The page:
Front Comput Neurosci 4:153. 2010
    ..Although, superficially, the waiting model is intuitively appealing, it is ultimately inconsistent with experimental results from this and other tasks...
  12. pmc A simple measure of the coding efficiency of a neuronal population
    Emilio Salinas
    Department of Neurobiology and Anatomy, Wake Forest University School of Medicine, Winston Salem, NC 27157 1010, USA
    Biosystems 89:16-23. 2007
    ..e., through linear operations), it provides a lower bound on coding accuracy relative to the computational capabilities that are accessible to a neuronal population...
  13. pmc How behavioral constraints may determine optimal sensory representations
    Emilio Salinas
    Department of Neurobiology and Anatomy, Wake Forest University School of Medicine, Winston Salem, North Carolina, United States of America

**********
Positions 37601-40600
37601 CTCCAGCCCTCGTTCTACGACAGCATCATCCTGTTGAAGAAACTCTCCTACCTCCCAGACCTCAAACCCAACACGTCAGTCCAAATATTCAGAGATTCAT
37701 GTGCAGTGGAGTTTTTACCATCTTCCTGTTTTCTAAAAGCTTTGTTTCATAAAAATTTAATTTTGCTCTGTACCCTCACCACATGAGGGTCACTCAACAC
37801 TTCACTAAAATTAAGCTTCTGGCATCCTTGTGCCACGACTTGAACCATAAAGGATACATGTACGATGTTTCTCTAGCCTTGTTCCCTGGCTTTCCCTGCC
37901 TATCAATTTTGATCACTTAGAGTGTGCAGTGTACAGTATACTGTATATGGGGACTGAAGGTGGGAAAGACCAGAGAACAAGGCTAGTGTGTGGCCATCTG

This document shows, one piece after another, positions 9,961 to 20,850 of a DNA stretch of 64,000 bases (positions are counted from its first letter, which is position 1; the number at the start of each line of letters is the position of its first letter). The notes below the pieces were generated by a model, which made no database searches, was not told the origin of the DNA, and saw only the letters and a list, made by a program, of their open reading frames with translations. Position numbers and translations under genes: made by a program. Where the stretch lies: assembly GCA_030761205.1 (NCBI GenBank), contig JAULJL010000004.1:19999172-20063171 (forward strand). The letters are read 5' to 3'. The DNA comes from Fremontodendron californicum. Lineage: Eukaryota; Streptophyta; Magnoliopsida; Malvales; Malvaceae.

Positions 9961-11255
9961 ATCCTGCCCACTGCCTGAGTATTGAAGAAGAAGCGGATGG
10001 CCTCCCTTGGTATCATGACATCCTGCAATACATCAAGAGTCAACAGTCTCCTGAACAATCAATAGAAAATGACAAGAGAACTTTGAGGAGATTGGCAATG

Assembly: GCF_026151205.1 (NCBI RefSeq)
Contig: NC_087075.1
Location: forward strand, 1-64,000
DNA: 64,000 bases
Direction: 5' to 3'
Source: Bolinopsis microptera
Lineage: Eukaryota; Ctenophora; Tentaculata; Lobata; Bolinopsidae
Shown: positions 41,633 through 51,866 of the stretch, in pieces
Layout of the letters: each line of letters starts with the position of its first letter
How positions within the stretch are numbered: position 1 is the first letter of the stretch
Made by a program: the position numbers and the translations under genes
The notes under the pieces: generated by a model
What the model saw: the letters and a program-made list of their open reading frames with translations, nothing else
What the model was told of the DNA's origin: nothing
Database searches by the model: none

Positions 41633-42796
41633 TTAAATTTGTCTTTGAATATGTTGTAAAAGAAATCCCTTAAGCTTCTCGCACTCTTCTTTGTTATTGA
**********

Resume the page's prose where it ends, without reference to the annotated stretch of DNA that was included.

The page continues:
PLoS Biol 4:e387. 2006
    ..The numerical results suggest that optimal sensory tuning curves are shaped not only by stimulus statistics and signal-to-noise properties but also according to their impact on downstream neural circuits and, ultimately, on behavior...
  14. pmc Context-dependent selection of visuomotor maps
    Emilio Salinas
    Department of Neurobiology and Anatomy, Wake Forest University School of Medicine, Winston Salem, NC 27157 1010, USA
    BMC Neurosci 5:47. 2004
    ..Here I explore the properties of this mechanism...
  15. ncbi request reprint When response variability increases neural network robustness to synaptic noise
    Gleb Basalyga
    Department of Neurobiology and Anatomy, Wake Forest University School of Medicine, Winston Salem, NC 27157 1010, USA
    Neural Comput 18:1349-79. 2006
    ..The results suggest that response variability could play an important dynamic role in networks that continuously learn...
  16. pmc Rank-order-selective neurons form a temporal basis set for the generation of motor sequences
    Emilio Salinas
    Department of Neurobiology and Anatomy, Wake Forest University School of Medicine, Winston Salem, NC 27157 1010, USA
    J Neurosci 29:4369-80. 2009
    ..The underlying mechanism is analogous to the mechanism described in parietal areas for generating coordinate transformations in the spatial domain...